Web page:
While the basic principles of ‘personal responsibility’ are lost on many riders, those who do voice such views are often contradicted with the resounding chorus of “but it’s not my fault if …”
Yet ‘legal fault’ is still not so clear as riders like to think.
Legal fault in the case of motor vehicle crashes is dealt with under the law of ‘negligence’.
A person has acted negligently if that person has not acted in a way expected of a ‘reasonably prudent person’ acting under similar circumstances.
While legislation exists in every state and territory with regards to negligence, liability and ‘civil actions’ (torts), the ‘common law’ principles of negligence when determining ‘fault’ are still applied when it comes to making a claim in the court for damages for injury.
And ‘who broke what road rule’, may not even play a part in the consideration of the honourable Judge when they decide who is ‘legally at fault’ for the injuries.
Additionally, ‘contributory negligence’, a legal term which describes how an injured person may have contributed to their own injuries, usually plays a large part in determining just how much compensation an injured rider should get.
The following passage from the High Court case of Sibley v Kais (1967) 118 CLR 424 demonstrates the way the court views those who attempt to abrogate themselves of personal responsibility because of another’s failure to comply with the law.
‘These regulations in nominating the vehicle which has another vehicle on its right as the give way vehicle are undoubtedly salutary and their breach is deservedly marked with criminal penalties. But they are not definitive of the respective duties of the drivers of such vehicles to each other or in respect of themselves: nor is the breach of such regulations conclusive as to the performance of the duty owed to one another or in respect of themselves.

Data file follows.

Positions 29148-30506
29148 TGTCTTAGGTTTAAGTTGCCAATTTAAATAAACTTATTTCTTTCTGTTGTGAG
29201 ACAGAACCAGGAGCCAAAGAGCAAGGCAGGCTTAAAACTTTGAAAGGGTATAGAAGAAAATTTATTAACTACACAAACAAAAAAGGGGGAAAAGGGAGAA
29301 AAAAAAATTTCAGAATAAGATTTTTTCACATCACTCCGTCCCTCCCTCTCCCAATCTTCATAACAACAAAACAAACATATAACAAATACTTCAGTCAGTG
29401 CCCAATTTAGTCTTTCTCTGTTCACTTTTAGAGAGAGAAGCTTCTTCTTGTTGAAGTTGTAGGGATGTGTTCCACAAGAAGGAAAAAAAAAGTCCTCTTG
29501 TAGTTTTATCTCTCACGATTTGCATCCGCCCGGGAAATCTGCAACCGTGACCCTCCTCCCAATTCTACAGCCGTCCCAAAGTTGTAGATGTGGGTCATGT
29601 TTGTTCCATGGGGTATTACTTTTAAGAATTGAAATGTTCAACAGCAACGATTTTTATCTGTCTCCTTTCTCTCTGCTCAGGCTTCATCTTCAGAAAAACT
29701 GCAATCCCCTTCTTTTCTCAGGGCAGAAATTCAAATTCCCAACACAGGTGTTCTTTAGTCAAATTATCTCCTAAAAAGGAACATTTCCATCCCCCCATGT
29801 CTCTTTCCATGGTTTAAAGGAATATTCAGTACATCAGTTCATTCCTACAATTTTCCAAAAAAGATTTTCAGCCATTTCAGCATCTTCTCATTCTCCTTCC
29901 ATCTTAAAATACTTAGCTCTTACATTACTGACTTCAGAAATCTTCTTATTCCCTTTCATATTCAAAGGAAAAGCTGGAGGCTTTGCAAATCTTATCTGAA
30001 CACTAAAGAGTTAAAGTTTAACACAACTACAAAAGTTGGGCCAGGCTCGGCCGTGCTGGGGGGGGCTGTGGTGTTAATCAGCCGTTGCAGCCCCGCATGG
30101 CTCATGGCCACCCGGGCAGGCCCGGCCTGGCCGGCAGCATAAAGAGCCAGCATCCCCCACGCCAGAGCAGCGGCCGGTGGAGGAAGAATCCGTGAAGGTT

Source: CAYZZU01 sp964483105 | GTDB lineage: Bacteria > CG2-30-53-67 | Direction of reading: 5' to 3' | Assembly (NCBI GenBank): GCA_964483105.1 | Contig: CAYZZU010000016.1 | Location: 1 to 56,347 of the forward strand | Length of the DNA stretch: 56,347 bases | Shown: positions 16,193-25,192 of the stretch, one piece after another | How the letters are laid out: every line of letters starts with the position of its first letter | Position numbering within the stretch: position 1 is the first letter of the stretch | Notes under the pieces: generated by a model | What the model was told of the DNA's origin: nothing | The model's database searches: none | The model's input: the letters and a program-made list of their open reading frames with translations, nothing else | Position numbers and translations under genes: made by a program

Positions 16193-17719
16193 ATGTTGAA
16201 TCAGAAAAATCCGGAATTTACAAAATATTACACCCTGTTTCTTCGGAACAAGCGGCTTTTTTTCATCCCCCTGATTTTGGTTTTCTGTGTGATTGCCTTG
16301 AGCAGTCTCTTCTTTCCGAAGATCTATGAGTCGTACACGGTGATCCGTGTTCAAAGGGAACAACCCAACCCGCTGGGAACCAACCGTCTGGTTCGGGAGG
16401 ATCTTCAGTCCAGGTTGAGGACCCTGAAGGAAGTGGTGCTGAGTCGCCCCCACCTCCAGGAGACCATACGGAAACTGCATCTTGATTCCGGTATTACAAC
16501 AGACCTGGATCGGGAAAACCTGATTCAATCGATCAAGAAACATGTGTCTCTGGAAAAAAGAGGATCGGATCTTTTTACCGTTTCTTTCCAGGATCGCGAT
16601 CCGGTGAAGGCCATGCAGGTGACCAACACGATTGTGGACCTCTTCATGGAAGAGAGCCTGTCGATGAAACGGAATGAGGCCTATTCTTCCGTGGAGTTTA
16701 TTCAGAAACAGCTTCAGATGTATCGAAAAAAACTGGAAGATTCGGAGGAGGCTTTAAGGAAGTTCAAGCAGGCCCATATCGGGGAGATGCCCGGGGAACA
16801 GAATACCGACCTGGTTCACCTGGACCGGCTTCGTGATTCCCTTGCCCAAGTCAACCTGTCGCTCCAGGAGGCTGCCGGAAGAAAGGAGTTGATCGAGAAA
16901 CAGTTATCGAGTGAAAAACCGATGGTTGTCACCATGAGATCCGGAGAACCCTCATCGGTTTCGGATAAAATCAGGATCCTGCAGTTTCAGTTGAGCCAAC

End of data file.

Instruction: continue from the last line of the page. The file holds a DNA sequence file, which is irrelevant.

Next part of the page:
The common-law duty to act reasonably in all the circumstances is paramount. The failure to take reasonable care in given circumstances is not necessarily answered by reliance upon the expected performance by the driver of the give way vehicle of his obligations under the regulations; for there is no general rule that in all circumstances a driver can rely upon the performance by others of their duties, whether derived from statutory sources or from the common law.
Whether or not in particular circumstances it is reasonable to act upon the assumption that another will act in some particular way, as for example by performing his duty under a regulation, must remain a question of fact to be judged in all the particular circumstances of the case.’
What does this mean in practice?
Self-righteously declaring that another party is ‘at fault’ because they broke the road rules is completely pointless and demonstrates a complete lack of understanding of the responsibility all road users have as sharers of the road.
Conversely, sanctimoniously exclaiming that because the motorcyclist obeyed all the road rules, they had no part to play in their own injury, also demonstrates a failure to appreciate the nuances of ‘duty of care’ and ‘personal responsibility’ and how it interrelates with the law of negligence.
If a motorcyclist is involved in a crash with another vehicle and has obeyed all the road rules, they may still be found partially responsible for their own injuries.
If a driver has obeyed all the road rules, and finds a rider suddenly implanted in his windscreen, he may still be found responsible for that riders injuries.
If both parties have obeyed all the road rules, one or both may still be found legally responsible for the injuries of themselves or the other party.
In each case, a finding of fault is determined by taking into consideration ‘all the particular circumstances of the case’, bearing in mind that the ‘common-law duty to act reasonably in all the circumstances is paramount.’
Naturally, there are occasions where the driver of a car involved in a smash with a motorcycle may be found fully responsible and ‘at fault’ at law. But that is no consolation to the motorcyclist who may suffer crippling and debilitating pain and incapacity for the rest of his or her natural days.
Motorcyclists, as the road user almost always more likely to come out worse off in a crash, must go above and beyond the ordinary duty of care that they owe themselves and other road users, and do everything possible within their power to protect themselves on the road.
Motorcyclists must take ‘personal responsibility’ for their own safety. This goes above the common law concept of ‘duty of care’; this is a matter of self-preservation.